When Your Child Hesitates to Separate
-Betsy O’Neill-Sheehan, MSW
Sometimes it’s the first day. Sometimes it’s two weeks in. Sometimes it’s upon the return from a prolonged break. School starts and you wonder in your parental heart, “How will my child react this time?” So you pack the lunch, set the backpack by the door, and review the plan. “We will do (A,B,C, components of said plan) then a hug and a kiss and a nice goodbye.
Day 1 – Step A: You get through Step A with excitement. Your child is so excited to wear their new dino-princess-pirate-unicorn gear and willingly leaps through the getting ready phase. You are a parenting wonder.
Day 1 – Step B: Breakfast: Your child is not so hungry. You get it. They have a combination of nervous excitement that has shut down their digestive system. The three bites your child manages are fine. You maintain that smooth, “we’ve got this” demeanor. You don’t touch any of your food either. Butterflies in tummies are contagious.
Day 1 – Step C: The Bus Stop: Keeping with the smooth roll you are on, you chat your child up about their great new backpack, the awesome outfit they have on. Oh, don’t forget to snap a picture! Let’s walk out to the bus… pause… uh oh… the eyes. You know those eyes. They are the eyes that have realized that this transition is really happening. Then the lips turn down. You don’t have time to react before… the waterworks! Not the waterworks! You open your arms wide and give that big hug wondering why they have to go through this anyway!?! They don’t want to let go, you don’t want to let go. But after a moment you peel your child away to offer words of encouragement. “It will be ok. You love them no matter where in the universe either of you are.” You try to show confidence, but they can see in your eyes that you are torn up inside.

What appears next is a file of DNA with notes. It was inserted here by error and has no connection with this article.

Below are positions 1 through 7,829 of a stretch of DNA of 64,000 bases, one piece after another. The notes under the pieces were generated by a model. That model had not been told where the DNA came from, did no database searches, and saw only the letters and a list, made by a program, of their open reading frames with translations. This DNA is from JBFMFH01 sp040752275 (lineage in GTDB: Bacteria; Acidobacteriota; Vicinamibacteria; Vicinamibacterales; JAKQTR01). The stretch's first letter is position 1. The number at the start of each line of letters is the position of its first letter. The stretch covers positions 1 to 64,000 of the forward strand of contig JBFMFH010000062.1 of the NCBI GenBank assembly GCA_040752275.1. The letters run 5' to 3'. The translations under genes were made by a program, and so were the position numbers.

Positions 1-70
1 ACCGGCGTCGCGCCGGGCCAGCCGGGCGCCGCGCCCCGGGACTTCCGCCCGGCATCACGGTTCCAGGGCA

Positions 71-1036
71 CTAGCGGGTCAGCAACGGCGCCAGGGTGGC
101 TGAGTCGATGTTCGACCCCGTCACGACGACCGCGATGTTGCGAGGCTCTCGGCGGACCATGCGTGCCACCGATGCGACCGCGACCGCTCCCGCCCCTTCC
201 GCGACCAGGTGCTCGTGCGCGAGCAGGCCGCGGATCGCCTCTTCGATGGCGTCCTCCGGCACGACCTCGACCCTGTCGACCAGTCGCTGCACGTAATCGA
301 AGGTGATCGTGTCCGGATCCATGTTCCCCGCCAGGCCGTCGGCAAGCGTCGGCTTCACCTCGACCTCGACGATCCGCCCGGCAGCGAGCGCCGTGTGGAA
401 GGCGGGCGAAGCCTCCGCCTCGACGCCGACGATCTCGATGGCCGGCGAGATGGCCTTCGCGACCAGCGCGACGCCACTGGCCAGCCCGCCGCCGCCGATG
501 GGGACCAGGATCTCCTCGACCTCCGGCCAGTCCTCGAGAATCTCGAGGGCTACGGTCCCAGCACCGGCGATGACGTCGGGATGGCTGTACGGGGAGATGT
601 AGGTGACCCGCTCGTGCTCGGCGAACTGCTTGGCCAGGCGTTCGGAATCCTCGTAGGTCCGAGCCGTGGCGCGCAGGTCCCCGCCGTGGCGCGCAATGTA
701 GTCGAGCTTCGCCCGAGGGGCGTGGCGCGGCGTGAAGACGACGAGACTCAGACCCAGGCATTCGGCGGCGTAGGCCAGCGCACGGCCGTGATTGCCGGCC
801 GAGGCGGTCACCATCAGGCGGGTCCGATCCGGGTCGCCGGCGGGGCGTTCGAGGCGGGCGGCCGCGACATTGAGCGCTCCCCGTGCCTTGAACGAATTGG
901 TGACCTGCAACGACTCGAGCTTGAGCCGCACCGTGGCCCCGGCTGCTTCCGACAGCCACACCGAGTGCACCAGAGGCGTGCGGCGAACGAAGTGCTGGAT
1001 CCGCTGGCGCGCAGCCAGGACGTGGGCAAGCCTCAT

The bus goes by. Missed it. That’s ok. You’ll try another way. You will take them in today. That’s what carline is for.
It’s not any easier. Every step you take to help make this transition easier, seems to make it worse. As you walk away from your crying child, sometimes screaming, sometimes acting in a way they wouldn’t usually behave, you wonder, “Where did I go wrong?”